PATIENT CONCERNS: A man in his 30s presented to our hospital with fever, hypereosinophilia, widespread lymphadenopathy, and splenomegaly. Laboratory tests showed hypereosinophilia, increased soluble interleukin-2 receptor, and increased vitamin B12. Positron-emission tomography with F fluorodeoxyglucose (FDG) showed positive FDG uptake in multiple enlarged lymph nodes throughout the body and the red bone marrow. A bone-marrow biopsy showed hypereosinophilia without dysplasia and an increased number of blasts. The FIP1L1/PDGFRA fusion gene was positive upon fluorescence in situ hybridization (FISH) analysis of the peripheral blood. Furthermore, biopsy of a lymph node from the neck revealed restiform hyperplasia of capillary vessels, with small lymphoma cells arranged around the capillaries. Lymphoma cells were positive for CD3, CD4, and CD10, and negative for CD20. Lymphoma cells were also positive for the FIP1L1/PDGFRA fusion gene by FISH analysis.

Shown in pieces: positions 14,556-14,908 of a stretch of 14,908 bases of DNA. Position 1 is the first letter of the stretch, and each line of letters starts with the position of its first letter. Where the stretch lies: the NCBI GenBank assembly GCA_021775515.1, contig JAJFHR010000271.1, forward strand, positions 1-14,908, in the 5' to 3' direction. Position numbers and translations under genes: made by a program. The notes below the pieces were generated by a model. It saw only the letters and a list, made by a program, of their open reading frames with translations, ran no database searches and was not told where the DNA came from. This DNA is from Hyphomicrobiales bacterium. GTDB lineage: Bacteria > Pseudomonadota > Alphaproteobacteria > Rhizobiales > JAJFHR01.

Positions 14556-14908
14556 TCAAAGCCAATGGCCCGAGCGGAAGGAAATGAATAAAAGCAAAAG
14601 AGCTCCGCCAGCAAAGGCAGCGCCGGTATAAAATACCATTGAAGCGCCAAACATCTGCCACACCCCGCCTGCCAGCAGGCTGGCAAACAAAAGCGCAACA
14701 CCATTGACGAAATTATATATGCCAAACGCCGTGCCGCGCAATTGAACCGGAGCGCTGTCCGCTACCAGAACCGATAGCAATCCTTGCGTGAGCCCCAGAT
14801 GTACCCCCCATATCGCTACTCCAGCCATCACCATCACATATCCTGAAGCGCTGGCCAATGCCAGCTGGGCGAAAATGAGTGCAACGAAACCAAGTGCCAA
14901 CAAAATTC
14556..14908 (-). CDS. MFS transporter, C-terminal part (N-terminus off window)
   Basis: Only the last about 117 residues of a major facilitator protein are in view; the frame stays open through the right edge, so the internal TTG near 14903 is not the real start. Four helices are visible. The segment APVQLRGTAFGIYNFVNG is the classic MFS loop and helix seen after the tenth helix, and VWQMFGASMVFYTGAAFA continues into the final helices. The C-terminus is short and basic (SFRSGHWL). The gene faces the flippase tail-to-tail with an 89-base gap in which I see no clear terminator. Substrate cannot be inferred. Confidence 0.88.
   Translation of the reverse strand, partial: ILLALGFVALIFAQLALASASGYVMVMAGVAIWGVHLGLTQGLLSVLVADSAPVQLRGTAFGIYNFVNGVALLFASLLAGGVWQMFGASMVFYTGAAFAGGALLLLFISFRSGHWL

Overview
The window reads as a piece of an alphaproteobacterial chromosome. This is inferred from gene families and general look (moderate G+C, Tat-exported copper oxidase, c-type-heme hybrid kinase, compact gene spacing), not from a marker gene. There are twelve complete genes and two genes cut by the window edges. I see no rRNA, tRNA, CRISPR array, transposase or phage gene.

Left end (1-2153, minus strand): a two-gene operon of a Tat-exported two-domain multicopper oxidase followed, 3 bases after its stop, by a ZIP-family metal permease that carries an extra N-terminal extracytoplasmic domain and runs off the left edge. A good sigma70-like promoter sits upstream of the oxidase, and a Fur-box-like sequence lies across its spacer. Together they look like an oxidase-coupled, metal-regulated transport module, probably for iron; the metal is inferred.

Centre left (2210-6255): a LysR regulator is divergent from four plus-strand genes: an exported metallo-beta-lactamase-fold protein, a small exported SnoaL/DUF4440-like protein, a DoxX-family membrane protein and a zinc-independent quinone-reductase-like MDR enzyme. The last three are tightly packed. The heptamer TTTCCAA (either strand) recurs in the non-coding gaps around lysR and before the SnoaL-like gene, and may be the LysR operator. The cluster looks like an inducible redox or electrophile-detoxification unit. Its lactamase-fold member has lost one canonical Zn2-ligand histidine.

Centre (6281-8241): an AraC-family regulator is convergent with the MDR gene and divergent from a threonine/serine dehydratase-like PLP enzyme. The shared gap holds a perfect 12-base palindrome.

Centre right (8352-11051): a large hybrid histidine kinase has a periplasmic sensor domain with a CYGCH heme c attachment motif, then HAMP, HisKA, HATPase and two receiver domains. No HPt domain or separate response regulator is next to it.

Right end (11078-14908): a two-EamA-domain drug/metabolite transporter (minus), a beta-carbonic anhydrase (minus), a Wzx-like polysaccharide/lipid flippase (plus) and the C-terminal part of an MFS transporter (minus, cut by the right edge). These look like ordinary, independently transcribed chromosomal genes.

DIAGNOSES: From these findings, the patient was diagnosed with HES and AITL with FIP1L1/PDGFRA.
INTERVENTIONS: After the diagnosis, corticosteroid was administered but was ineffective. Imatinib was then administered.
OUTCOMES: Imatinib was very effective for treating HES and AITL, and complete remission was achieved in both.
LESSONS: This report presents the first case in which the FIP1L1/PDGFRA fusion gene was positive both in peripheral blood and lymph nodes, implying the possibility that the tumor cells acquired the FIP1L1/PDGFRA fusion gene in the early stage of hematopoietic progenitor cell developments. Imatinib was very effective in treating both HES and lymphoma, suggesting that the FIP1L1/PDGFRA fusion gene plays a key role in the pathogenesis of both HES and lymphoma.